Thursday, October 8, 2015
Ground Control to Major Tom (with apologies to David Bowie)
Much like Geese, Mallards enjoy talking even while they are flying. I'm pretty sure this one was talking. This is not as bad as many, but gives some idea of why I said yesterday that I don't like to film them head-on. Their bodies look too fat and their heads look proportionately too small.
Side views are much better. The dark parallelograms on their wings are actually a beautiful cobalt blue in most light conditions. Although the females are mottled and not as colorful as the males, both sexes share the blue speculum bordered in white.
Three males; three females. Everybody brought a partner to the dance. I like the little "snowball" bumps in some of these images which are out-of-focus seagulls. This image was taken at Schoolhouse pond where there is a boardwalk around the edges of the pond. The snow has an amazing softbox affect and I can't wait to use this to advantage again this winter. Provided we get snow. In small doses.
I think I was worried readers were getting bored with photos of Mallards and Canada Geese and so I moved on to other subjects. Otherwise, I think I would have included this beautifully detailed image of a goose. God's creative artistry is so evident in the feather detail.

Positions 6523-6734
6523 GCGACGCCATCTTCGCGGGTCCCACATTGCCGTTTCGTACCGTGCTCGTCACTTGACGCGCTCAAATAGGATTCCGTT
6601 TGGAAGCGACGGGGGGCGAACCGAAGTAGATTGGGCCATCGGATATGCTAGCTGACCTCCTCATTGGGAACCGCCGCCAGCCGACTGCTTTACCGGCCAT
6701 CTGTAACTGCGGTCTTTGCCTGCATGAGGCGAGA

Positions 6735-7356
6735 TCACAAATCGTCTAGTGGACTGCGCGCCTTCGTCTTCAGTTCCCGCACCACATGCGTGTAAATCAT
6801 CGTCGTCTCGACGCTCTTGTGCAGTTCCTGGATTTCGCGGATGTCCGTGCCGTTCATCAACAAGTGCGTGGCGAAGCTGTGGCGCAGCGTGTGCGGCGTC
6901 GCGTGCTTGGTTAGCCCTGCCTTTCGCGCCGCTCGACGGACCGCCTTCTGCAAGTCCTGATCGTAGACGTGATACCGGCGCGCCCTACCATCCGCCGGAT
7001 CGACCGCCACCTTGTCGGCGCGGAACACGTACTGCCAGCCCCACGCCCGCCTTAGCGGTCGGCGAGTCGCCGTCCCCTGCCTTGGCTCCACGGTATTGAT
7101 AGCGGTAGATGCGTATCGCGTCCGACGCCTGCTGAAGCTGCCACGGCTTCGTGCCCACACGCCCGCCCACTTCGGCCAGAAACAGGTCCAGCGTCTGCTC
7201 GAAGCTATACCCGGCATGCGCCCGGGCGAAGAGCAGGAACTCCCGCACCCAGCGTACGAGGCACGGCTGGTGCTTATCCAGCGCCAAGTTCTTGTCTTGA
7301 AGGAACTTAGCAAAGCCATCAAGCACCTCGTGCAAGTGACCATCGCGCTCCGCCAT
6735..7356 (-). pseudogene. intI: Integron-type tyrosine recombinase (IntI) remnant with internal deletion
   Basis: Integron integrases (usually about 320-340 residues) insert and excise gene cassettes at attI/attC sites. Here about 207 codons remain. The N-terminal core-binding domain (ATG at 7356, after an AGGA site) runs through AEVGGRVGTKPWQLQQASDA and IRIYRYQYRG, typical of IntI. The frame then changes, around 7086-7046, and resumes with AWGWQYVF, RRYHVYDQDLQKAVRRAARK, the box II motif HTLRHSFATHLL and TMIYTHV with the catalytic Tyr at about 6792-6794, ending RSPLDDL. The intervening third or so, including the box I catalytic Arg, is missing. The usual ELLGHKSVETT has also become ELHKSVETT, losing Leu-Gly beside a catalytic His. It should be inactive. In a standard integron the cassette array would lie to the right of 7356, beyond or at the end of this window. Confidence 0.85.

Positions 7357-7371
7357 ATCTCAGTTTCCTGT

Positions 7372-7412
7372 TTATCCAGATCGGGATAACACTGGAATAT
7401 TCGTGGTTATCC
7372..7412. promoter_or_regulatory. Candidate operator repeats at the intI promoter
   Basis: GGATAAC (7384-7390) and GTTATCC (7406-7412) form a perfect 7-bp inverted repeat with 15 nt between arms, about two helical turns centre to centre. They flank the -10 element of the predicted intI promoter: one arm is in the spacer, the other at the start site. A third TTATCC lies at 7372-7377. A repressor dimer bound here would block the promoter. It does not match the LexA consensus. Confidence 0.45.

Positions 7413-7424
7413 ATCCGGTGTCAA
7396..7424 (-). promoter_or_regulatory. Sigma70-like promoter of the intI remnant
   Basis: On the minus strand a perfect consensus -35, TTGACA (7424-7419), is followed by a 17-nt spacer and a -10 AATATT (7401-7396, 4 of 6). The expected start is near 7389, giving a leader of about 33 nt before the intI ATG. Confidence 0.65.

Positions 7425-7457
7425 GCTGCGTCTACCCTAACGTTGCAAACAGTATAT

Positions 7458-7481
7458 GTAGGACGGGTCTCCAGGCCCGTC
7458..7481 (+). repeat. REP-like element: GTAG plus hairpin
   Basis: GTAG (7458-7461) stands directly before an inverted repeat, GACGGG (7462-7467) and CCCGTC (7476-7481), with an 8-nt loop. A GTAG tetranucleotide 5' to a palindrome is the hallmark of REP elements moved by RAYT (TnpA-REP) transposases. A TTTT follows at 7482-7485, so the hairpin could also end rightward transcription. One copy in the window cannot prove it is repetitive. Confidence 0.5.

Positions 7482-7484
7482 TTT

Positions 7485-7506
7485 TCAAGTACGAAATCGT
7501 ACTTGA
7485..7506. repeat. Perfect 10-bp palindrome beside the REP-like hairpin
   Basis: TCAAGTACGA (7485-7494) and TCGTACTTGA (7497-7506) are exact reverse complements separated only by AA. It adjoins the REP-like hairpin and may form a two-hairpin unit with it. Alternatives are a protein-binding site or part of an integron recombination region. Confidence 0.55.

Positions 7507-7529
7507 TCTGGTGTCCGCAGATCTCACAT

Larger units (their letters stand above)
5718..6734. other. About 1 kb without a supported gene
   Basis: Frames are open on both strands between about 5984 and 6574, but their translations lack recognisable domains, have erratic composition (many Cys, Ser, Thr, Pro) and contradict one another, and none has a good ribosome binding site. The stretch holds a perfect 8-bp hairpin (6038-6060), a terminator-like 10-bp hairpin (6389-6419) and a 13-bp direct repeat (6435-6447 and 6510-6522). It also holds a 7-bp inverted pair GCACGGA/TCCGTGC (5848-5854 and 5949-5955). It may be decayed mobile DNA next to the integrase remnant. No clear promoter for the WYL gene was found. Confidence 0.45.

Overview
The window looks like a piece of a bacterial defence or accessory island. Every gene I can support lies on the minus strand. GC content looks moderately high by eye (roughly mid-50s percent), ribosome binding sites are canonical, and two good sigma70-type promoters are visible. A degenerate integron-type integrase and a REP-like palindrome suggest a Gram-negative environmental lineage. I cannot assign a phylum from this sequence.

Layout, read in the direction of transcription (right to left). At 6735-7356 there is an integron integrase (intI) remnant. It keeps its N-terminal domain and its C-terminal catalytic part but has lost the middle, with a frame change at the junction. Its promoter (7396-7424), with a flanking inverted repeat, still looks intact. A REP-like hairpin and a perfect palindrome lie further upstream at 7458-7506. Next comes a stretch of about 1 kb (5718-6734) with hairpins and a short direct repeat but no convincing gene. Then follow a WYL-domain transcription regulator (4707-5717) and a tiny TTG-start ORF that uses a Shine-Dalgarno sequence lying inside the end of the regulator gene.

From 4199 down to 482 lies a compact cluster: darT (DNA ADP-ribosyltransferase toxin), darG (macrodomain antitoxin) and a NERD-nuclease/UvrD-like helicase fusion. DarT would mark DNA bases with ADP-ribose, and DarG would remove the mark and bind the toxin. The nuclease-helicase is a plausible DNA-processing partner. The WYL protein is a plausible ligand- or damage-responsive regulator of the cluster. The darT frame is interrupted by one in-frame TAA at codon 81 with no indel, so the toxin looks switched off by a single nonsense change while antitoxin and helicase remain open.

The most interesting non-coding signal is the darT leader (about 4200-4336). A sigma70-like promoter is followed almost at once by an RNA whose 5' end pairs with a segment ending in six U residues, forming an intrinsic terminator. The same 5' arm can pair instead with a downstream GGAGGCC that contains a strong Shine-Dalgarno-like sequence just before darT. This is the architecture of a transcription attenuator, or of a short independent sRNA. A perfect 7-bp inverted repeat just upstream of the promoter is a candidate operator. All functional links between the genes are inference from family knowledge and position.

Geese have to run across the water for quite some ways to become airborne. They are not able to spring directly into the air. They also adjust the movement of their wings when they are just above water to a more horizontal motion than the vertical motion of normal flight which is why the wings are stretched out ahead of the bird.
Diagonal lines in a still image are suppose to impart a more dynamic feel. I wonder if that works for you with this picture. I like the river of brown zigzagging through the photo okay, but I'm not sure I come away with any feeling of dynamism.